No, NFL Players Aren't More Likely to Commit Suicide, CDC Finds

A new study of 3,400 NFL players dismisses the link between suicide risk and playing pro football. 

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NFL linebacker Junior Seau’s suicide in 2012 turned the devastating impact of chronic brain trauma into a national issue.

A study released today from researchers at the Centers for Disease Control and Prevention, having studied the causes of death for retired NFL players since 1994, suggests Seau’s unfortunate death wasn’t indicative of a link between football and suicide risk. In a new study in the American Journal of Sports Medicine, they report that retired NFL players are at no greater risk of suicide compared to the general U.S. population, despite what’s been suggested in pop culture and science literature.

Seau was not the first NFL player to commit suicide and the high rate of CTE — a form of brain damage known as chronic traumatic encelopathy — among football players is well-documented. But the researchers at the CDC’s National Institute for Occupational Safety and Health, after looking at the suicide death rate for over 3,400 retired NFL speed-position players that played at least five seasons between 1959 and 1988, found that the suicide rate was less than half of what would be expected compared to the general U.S. population. In a similar group of Americans, the suicide rate would have been 25; among the NFL group, there were only 12.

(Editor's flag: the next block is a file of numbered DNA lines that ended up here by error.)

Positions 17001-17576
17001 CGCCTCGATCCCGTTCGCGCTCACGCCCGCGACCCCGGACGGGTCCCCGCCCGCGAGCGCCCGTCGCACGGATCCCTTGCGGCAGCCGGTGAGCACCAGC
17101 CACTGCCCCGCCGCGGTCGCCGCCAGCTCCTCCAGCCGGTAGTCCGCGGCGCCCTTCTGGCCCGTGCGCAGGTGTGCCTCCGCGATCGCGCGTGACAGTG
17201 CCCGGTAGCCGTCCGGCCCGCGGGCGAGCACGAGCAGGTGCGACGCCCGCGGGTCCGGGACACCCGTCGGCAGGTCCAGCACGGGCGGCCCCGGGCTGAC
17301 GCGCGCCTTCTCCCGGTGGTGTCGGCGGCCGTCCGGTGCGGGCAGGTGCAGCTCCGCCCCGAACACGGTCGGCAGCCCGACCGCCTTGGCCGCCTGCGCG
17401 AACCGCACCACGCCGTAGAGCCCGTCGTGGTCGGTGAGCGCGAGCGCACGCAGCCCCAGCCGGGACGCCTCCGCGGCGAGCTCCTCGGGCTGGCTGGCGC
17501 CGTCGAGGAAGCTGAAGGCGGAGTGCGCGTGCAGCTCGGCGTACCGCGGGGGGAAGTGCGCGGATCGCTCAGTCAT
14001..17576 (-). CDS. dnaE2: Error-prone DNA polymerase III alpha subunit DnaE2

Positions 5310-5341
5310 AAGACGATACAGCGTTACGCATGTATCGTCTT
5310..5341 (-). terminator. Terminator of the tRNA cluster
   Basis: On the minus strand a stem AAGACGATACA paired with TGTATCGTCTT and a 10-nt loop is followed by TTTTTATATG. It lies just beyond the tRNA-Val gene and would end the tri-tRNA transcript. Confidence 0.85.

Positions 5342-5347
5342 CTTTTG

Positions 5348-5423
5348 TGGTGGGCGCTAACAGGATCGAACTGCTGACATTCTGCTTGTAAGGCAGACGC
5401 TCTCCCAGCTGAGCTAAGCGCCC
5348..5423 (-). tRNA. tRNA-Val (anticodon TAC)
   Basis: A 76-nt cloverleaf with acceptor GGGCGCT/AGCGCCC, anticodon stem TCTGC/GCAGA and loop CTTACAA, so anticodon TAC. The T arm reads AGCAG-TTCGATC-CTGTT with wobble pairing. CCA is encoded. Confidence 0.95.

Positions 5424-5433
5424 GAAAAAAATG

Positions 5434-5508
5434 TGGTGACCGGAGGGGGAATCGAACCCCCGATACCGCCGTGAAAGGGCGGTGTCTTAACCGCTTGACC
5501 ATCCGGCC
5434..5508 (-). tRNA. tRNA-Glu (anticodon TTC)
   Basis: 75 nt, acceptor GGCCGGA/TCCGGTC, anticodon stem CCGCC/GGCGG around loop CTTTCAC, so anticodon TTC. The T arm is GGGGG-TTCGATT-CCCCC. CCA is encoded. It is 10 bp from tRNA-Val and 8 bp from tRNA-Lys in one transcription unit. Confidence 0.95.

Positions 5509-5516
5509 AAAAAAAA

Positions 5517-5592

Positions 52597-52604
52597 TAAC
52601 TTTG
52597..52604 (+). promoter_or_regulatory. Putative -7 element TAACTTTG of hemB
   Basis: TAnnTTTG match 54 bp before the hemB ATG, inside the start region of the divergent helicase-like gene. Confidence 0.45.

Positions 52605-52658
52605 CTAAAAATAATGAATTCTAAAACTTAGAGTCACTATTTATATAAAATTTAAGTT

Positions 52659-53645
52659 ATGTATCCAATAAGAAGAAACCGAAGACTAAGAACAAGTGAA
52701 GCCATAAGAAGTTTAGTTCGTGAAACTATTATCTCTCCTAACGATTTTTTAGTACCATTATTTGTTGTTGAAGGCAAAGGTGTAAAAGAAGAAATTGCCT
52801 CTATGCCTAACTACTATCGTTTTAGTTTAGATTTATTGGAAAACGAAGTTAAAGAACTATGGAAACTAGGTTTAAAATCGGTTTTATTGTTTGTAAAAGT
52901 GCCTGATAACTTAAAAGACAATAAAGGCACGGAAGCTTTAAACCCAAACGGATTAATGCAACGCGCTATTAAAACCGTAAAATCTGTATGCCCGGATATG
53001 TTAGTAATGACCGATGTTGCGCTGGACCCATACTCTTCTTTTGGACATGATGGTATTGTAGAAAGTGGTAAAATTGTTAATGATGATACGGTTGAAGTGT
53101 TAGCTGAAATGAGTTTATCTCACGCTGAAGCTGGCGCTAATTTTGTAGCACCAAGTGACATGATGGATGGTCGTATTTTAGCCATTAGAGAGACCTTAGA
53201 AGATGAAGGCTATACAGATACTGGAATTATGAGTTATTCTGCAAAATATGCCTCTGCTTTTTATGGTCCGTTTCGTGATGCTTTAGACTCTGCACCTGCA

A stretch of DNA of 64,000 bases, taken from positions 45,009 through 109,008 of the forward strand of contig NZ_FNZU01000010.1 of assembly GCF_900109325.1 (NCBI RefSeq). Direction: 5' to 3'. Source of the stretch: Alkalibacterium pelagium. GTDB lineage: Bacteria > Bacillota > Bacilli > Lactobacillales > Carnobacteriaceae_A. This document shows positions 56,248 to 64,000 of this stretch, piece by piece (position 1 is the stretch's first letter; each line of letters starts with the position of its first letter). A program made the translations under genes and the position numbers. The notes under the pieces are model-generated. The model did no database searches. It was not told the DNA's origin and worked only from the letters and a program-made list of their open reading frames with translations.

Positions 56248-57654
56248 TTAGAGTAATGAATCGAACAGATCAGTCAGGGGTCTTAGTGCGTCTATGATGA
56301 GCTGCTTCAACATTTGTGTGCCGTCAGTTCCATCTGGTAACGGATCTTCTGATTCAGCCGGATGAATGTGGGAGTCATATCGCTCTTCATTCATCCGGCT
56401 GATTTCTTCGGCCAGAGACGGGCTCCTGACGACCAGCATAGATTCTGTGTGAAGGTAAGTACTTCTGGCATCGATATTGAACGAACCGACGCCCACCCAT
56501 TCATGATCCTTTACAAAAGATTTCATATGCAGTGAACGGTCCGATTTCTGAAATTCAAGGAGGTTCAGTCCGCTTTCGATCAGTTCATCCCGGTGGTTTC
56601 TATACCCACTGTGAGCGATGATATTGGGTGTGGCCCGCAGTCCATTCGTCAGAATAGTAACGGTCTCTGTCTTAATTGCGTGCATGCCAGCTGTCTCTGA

But the study’s findings are far from definitive. For one thing, it didn’t take personal or environmental factors into account: Some people are genetically predisposed to mental illness, and the researchers didn’t control for potential differences in the proportion of these people in the NFL group compared to the general population. The study, notably, doesn’t mention steroid use, which has been popularly linked to suicide risk. And the study has assumed that players who retired before 1988 are representative of the current NFL landscape. Modern players, however, run noticeably faster and hit noticeably harder. The study didn’t factor in the number of concussions players had during the careers.

The NIOSH researchers are careful to note that the study doesn’t resolve the issue of whether suicide is more common among former football players. Whether the increased rate of suicide is supported by the data is one thing — that raging debate won’t be resolved until there’s more definitive research — but until we find out, whether we should allow young Americans to even run that risk (and what a risk it is) is another debate entirely.

Seau, a dynamic, passionate player who made his career with the San Diego Chargers, and who graced one of the best Sports Illustrated for Kids covers ever, took his life after years of depression; after his death, his brain revealed that he had chronic brain damage, caused by repeated blows to the head. He had no official record of concussions, but his family said he did suffer from them. “He always bounced back and kept on playing,” his wife Gina Seau told the Associated Press. “He’s a warrior. That didn’t stop him.”

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